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How to Sprout

how to sprout

Sprouting seeds indoors is the hands down easiest way to grow some nutrition at home. Learning how to sprout is easy, and it takes minimal time, effort, space, and no soil.

Sprouts are baby greens, only a few days old. The seeds have just germinated and begun to develop their first stems and leaves. They are typically only a few inches long.

Sprouts and microgreens are similar, but microgreens grow a bit more and are grown in the soil. Sprouts take less time, are crunchier, but not as flavorful as microgreens.

While you can find sprouts at the grocery store, you can learn to sprout at home. When you sprout at home, you control the cleanliness, the freshness, and the types of seeds you sprout. Anyone can do it!

Once you learn how to sprout, you will be able to enjoy vegetables that you have grown at home, no matter where you live!

Why Learn How to Sprout?

Fresh sprouts contain a lot of health benefits. They have more protein, and are more digestible because their anti-nutrients have been reduced. They have higher nutrient and antioxidant amounts as well.

Sprouts have been shown to lower blood sugar and improve cholesterol levels in diabetics. They may have anti-cancer benefits as well.

Unfortunately, those delicious and nutritious sprouts have a downside… salmonella and e. coli. Commercially produced sprouts are easily contaminated and thus not safe to eat.

Sprouting at home means you can eliminate bacteria in your sprouts. You control the seeds, the cleanliness of your equipment, how much air your sprouts get, and how long before harvesting them.

If you want to eat sprouts raw, knowing how to sprout will protect you from problematic bacteria.

Grocery store sprouts don’t have a lot of variety and aren’t as fresh as ones you grow yourself. If you want to eat sprouts regularly, you need to grow them yourselves.

The great thing about growing your own is that it is so easy to do at home. Whatever the season, wherever you live, you can grow sprouts inside in a few days. There is no long term commitment!

In addition, you can learn how to sprout grains and use them as sprouted flour in baked goods.

Sprouts are a delicious and nutritious way that you can grow your own vegetables at home, no matter what your limitations might be. To enjoy the most variety and freshness, growing your own is the only option.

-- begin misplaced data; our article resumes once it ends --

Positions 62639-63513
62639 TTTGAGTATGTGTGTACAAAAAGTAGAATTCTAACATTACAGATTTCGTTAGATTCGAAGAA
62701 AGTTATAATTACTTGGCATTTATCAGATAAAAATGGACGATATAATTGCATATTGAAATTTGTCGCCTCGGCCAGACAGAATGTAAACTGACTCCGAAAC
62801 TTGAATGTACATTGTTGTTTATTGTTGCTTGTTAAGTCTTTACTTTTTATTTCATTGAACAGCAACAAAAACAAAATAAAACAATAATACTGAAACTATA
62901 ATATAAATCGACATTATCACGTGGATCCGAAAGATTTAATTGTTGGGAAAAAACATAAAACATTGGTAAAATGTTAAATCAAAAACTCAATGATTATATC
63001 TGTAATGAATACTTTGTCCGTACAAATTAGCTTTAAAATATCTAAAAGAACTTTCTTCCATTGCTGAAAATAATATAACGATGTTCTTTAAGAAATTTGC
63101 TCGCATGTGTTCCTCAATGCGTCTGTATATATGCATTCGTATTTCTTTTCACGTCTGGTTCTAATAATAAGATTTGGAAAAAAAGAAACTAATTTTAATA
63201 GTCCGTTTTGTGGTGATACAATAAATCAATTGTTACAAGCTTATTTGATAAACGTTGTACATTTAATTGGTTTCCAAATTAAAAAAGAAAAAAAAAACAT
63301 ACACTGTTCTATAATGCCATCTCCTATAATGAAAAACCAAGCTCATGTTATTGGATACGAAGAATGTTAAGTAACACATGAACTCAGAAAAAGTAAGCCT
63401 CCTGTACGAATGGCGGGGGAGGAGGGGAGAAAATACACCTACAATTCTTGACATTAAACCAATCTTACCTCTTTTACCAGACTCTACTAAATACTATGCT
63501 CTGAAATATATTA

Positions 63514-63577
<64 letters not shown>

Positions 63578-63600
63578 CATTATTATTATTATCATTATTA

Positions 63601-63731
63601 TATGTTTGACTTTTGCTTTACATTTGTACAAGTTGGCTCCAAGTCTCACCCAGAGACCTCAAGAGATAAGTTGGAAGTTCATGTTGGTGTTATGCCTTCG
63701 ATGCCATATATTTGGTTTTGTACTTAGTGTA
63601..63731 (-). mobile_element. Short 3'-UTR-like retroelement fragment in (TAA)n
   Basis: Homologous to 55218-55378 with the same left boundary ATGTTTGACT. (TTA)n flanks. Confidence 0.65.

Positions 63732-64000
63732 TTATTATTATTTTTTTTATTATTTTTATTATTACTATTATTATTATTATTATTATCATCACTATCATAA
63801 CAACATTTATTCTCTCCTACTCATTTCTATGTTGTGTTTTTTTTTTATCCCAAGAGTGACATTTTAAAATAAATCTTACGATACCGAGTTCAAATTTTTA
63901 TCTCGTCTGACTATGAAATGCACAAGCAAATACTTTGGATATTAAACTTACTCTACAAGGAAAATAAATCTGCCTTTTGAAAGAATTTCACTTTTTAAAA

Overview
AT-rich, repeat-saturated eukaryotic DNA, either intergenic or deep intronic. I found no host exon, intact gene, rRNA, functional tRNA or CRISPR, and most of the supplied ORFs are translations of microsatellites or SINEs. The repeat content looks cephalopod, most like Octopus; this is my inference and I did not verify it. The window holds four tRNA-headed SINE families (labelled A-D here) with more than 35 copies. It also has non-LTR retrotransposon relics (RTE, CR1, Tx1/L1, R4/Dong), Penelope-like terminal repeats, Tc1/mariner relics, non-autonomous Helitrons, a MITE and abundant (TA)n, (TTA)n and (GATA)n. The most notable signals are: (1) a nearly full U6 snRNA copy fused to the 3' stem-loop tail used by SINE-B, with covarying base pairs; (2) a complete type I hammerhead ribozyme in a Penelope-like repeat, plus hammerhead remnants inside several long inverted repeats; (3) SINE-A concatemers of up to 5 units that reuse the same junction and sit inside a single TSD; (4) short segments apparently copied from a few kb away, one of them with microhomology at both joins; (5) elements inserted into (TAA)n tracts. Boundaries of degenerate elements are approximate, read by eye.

How to Sprout

All sprouting requires is a mason jar and some cheesecloth. You can buy purpose built sprouters, or attachments for your mason jar, but you don’t have to.

The goal of sprouting is to keep the seeds humid for a few days until they sprout, then you can eat them. Cloth or some type of screen allows you to keep the seeds moist, while protecting them from bugs and making it easy to strain the sprouts.

Take your seeds and soak them overnight. Drain in the morning, and then twice a day rinse your seeds. In two to three days (sometimes more, depending on the seed), you’ll have nutritious sprouts to enjoy.

Almost any legume, seed or nut can be sprouted. It’s best to buy seeds meant for sprouting, as others may have been irradiated to stop sprouting on the shelves, or have not been cleaned to avoid harmful bacteria.

What to Sprout?

Sprouts can be classified into four categories. Bean and pea, vegetable, nut and seed, and grains.

Bean and pea sprouts include mung beans (which is the most common grocery store sprout), lentils, peas, and other beans.

Kidney beans have toxins that may cause nausea, vomiting, or diarrhea, so avoid sprouting them for raw eating. Cooked sprouted kidney beans should be fine.

Vegetable sprouts are made from broccoli, alfalfa, mustard, and clover seeds. Radish, herbs, lettuces, there are lots of vegetable sprout options available.

Nuts and seeds means seeds like pumpkin, sunflower, or sesame. Peanuts can sprout. Chia and flax have mucilage, so they are tricky to sprout properly.

Whole grains can be sprouted. Barley, wheat, and rye are some examples. You can sprout the grains, dry them, and grind into flour for baking as well.

There are many sources for seeds for sprouting out there. They will offer seeds that will be clean, so you don’t have to worry about e. coli or salmonella.

Seeds for gardening or for bird food are more likely to be contaminated with bacteria. They should sprout, but even a tiny amount of bacteria can grow rapidly. Sprouting conditions are perfect for nasty bacteria.

Using Sprouts

Sprouts can be delicious as snacks! They can add a delicious crunch to sandwiches or salads. You might use them as the whole base of a salad.

Sprouts can be added to stir fries, and are often ingredients in Asian dishes. Pad Thai uses bean sprouts, and they can be added to make delicious Bibimbap.

Try using sprouted beans in bean soups. They may cook faster, and may be more digestible for those who are sensitive to beans.

Some put their sprouts in smoothies, or add them to eggs.

Different sprouts have different flavors. Try different types, and see which you prefer. You may like some raw, and others added to recipes you enjoy.

This winter, you too can enjoy your own fresh vegetables. Order some sprout seeds and enjoy some delicious sprouts!

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